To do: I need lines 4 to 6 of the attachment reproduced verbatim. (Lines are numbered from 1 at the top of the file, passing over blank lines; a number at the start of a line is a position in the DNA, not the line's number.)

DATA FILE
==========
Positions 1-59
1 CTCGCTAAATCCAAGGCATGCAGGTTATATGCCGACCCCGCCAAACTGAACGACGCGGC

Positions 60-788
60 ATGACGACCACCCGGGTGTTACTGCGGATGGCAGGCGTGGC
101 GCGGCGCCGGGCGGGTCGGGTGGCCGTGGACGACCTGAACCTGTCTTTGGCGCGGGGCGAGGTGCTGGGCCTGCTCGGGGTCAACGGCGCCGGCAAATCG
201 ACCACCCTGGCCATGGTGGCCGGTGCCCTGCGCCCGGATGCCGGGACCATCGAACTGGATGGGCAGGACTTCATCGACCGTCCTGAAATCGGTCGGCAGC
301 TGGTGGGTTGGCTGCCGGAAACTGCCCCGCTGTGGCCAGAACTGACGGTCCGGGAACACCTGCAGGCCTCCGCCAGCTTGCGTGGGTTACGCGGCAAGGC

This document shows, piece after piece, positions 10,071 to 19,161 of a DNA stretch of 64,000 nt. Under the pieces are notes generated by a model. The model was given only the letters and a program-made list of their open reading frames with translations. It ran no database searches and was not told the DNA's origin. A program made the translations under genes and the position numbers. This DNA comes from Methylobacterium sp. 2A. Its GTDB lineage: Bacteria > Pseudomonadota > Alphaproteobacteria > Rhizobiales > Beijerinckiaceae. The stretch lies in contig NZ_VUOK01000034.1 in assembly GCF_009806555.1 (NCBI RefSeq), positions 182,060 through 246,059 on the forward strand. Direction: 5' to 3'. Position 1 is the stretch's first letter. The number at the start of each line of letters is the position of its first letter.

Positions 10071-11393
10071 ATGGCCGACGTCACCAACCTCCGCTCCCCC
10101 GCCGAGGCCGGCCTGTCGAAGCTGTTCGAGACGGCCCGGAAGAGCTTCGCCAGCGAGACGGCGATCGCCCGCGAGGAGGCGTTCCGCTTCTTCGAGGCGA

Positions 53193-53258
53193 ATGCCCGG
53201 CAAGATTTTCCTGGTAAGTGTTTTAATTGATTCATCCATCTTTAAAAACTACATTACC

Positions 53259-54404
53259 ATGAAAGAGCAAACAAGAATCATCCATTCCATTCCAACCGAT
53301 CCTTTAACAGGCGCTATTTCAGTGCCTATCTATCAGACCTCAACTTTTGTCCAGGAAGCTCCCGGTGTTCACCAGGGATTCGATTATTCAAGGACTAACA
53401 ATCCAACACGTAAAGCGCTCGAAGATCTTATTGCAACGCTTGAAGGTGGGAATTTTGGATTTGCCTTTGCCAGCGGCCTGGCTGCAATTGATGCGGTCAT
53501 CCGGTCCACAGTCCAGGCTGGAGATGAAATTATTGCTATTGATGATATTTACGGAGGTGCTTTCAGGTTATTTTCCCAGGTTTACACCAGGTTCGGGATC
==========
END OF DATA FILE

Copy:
60 ATGACGACCACCCGGGTGTTACTGCGGATGGCAGGCGTGGC
101 GCGGCGCCGGGCGGGTCGGGTGGCCGTGGACGACCTGAACCTGTCTTTGGCGCGGGGCGAGGTGCTGGGCCTGCTCGGGGTCAACGGCGCCGGCAAATCG
201 ACCACCCTGGCCATGGTGGCCGGTGCCCTGCGCCCGGATGCCGGGACCATCGAACTGGATGGGCAGGACTTCATCGACCGTCCTGAAATCGGTCGGCAGC